Yes, I would absolutely recommend this book! This book is not only helpful for those just starting out but also those concerning bigger purchases in life. I strongly encourage women to read this book. As women still make 80 cents/dollar compared to men [64 cents for black women and 52 cents for Hispanic women] - it is crucial that we speak more freely about managing our finances. I'm sure everyone will take something meaningful away from this book.

Have you read this book? If not, are you considering reading it now?

Wednesday, September 12, 2018

What I'm Adding To My Morning Routine | Love Your Life

I've always wanted to have a solid morning routine. There are a million videos on YouTube showcasing morning routines. I've never had a consistent schedule until six months ago. I have a quick and structured routine for my mornings prior to my commute. I wanted to add a couple things into my day to accomplish when I first get to the office. 

Last week, I implemented two new things into my mornings. When I get into the office, I briefly check e-mail [I eventually want to wait on the e-mails but baby steps!] then grab a notebook, pen, headphones, and my phone. I find a quiet spot facing a window and start these new morning rituals. 

What I'm Adding To My Morning Routine

1. Stream of Consciousness Writing: I've started doing three pages of stream of consciousness writing. What does this mean? I grab a notebook and write three pages of whatever comes to mind. I tend to wake up with tons of thoughts and a full list of to dos. This journaling has really helped me dump my thoughts and clear my mind for the day.
2. Meditation: I purchased the year subscription to Headspace a few months but have barely used it. I've started adding in one meditation after my journaling. I like that I can choose anything from one minute to twenty. They offer tons of categories - everything from specific situations (travel or interviews) to general anxiety.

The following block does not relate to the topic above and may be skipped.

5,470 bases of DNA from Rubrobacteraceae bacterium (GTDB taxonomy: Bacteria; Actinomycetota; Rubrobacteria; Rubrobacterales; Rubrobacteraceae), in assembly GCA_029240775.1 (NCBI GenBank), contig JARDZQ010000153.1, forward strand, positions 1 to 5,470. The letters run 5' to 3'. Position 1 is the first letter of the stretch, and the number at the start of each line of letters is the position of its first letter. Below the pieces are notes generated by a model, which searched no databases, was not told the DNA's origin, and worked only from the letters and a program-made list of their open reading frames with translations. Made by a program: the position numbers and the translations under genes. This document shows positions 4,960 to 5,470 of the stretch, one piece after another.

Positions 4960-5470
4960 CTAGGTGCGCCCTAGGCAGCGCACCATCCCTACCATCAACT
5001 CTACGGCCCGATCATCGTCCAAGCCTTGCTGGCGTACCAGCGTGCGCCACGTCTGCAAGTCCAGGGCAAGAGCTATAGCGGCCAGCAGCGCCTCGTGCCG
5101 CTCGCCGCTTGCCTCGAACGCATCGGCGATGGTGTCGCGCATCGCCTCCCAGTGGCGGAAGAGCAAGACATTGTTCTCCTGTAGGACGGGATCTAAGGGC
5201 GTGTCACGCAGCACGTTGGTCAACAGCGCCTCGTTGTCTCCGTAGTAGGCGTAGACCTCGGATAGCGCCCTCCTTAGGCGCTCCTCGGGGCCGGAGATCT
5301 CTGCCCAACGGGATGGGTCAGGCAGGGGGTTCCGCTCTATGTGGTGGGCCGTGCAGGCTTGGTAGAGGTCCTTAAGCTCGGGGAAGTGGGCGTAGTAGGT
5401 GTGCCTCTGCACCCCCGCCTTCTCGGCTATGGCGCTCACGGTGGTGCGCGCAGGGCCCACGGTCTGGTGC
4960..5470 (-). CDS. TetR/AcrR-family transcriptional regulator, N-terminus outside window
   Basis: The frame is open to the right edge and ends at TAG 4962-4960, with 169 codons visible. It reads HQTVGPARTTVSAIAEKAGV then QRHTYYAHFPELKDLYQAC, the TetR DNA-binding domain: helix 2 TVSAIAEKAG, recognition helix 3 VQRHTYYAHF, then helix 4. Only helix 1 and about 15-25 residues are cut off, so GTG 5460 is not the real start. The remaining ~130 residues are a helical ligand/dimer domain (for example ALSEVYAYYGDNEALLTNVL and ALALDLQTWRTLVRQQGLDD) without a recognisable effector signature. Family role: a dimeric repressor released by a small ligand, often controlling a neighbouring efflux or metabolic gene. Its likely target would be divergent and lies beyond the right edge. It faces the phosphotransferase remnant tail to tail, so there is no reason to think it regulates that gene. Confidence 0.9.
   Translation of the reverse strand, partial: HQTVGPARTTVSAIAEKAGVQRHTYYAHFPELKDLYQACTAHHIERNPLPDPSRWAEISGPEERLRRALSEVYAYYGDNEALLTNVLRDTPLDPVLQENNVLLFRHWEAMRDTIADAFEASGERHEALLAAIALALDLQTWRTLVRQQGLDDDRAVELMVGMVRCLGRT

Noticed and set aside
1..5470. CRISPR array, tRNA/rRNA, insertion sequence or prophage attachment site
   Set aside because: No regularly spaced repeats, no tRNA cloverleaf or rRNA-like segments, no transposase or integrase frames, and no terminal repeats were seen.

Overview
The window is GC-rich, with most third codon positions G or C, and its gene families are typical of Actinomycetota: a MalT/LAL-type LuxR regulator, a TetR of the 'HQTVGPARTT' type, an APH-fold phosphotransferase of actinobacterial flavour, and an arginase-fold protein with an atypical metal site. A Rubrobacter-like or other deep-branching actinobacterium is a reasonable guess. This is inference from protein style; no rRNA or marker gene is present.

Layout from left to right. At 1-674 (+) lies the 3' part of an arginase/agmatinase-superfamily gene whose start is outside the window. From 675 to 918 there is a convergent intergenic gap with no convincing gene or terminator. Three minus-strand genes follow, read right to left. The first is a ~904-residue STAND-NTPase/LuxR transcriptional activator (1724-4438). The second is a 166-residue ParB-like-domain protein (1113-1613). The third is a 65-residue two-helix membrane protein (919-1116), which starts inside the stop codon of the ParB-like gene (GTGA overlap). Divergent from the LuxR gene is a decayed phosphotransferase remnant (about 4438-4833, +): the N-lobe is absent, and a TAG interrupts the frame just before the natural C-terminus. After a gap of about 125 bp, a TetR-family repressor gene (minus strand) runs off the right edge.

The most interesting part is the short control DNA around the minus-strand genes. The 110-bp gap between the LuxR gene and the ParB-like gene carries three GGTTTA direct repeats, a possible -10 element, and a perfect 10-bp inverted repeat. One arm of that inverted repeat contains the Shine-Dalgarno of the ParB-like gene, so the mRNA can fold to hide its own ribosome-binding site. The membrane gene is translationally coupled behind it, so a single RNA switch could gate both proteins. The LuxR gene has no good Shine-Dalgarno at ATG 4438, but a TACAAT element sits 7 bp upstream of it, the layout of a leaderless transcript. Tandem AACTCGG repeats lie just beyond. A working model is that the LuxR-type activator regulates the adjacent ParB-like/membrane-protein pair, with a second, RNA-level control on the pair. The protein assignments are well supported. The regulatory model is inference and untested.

Maybe, in the future, I'll add more structure to my morning routine to set myself up for a happy and productive day. For now, I'm content with these small additions. They are becoming the best part of my mornings!

What is the best part of your morning?

Monday, September 10, 2018

Luxuries I Won't Ditch | Finance 101

While I am focusing on saving money, I still want a good quality of life. It is important to enjoy the present moment, as long as you stay within your means. I have a few monthly expenses that I choose to keep even though they would save me some money for my savings account. 

Before jumping into these, I do want to mention: if any of these became out of my means, I would definitely drop them right away. Fortunately, I can make these work in my current budget and am still able to save an amount I'm comfortable with.

Here are the luxuries I can't give up:

Massage Envy: For the past four or five years, I've had a membership to Massage Envy. Each month I'm charged for one 60-minute massage, which never expires. Sometimes I skip a month and get a 90-minute massage the next month [luckily you can split up massages]. I find that knowing I have a massage available every month forces me to take some much-needed time for myself. Overall I've had a good experience. 

AMC Stubs A-List: This is one of the newest additions to my monthly treats. Joe and I used to have MoviePass [sadly a sinking ship]. We loved having access to tons of movies each month for one set price. We jumped on AMC Stubs A-List when MoviePass when downhill. We pay $20/month [plus tax] for up to three movies each week. We can reserve through their app in advance. We get points and discounts at concessions. We can also see any movie, on any screen, however many times we want.

Spotify Premium: After a cheap trial, I was hooked. I love being able to download songs, skip songs, and have access to tons of new music. It's part of my commute and work day now.

ClassPass: I used to get the 10 classes/month but fortunately, I have a gym in my office now - otherwise I would have stuck with that plan! I love the options ClassPass has to offer - especially in New York. While my membership is on "hold", I still get one class a month. I love trying out the fun boutique studios that I could never normally afford.